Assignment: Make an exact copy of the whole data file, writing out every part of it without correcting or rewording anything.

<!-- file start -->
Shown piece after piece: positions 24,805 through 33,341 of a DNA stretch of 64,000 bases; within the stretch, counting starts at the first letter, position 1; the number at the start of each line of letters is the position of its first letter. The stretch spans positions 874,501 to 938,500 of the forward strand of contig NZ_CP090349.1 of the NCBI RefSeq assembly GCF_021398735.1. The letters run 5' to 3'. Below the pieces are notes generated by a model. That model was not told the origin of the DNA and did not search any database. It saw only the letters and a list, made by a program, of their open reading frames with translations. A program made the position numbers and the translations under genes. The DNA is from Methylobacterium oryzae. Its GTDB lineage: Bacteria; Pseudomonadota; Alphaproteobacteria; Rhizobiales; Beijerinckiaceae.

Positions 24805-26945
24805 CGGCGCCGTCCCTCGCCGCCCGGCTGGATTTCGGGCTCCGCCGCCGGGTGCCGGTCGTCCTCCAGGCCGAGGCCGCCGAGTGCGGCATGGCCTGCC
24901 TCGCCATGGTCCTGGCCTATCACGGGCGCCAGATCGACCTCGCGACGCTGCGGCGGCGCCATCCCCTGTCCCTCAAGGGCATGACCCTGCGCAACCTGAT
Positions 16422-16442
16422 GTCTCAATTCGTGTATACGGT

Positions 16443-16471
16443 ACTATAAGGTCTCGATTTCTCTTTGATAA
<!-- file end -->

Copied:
Shown piece after piece: positions 24,805 through 33,341 of a DNA stretch of 64,000 bases; within the stretch, counting starts at the first letter, position 1; the number at the start of each line of letters is the position of its first letter. The stretch spans positions 874,501 to 938,500 of the forward strand of contig NZ_CP090349.1 of the NCBI RefSeq assembly GCF_021398735.1. The letters run 5' to 3'. Below the pieces are notes generated by a model. That model was not told the origin of the DNA and did not search any database. It saw only the letters and a list, made by a program, of their open reading frames with translations. A program made the position numbers and the translations under genes. The DNA is from Methylobacterium oryzae. Its GTDB lineage: Bacteria; Pseudomonadota; Alphaproteobacteria; Rhizobiales; Beijerinckiaceae.

Positions 24805-26945
24805 CGGCGCCGTCCCTCGCCGCCCGGCTGGATTTCGGGCTCCGCCGCCGGGTGCCGGTCGTCCTCCAGGCCGAGGCCGCCGAGTGCGGCATGGCCTGCC
24901 TCGCCATGGTCCTGGCCTATCACGGGCGCCAGATCGACCTCGCGACGCTGCGGCGGCGCCATCCCCTGTCCCTCAAGGGCATGACCCTGCGCAACCTGAT
Positions 16422-16442
16422 GTCTCAATTCGTGTATACGGT

Positions 16443-16471
16443 ACTATAAGGTCTCGATTTCTCTTTGATAA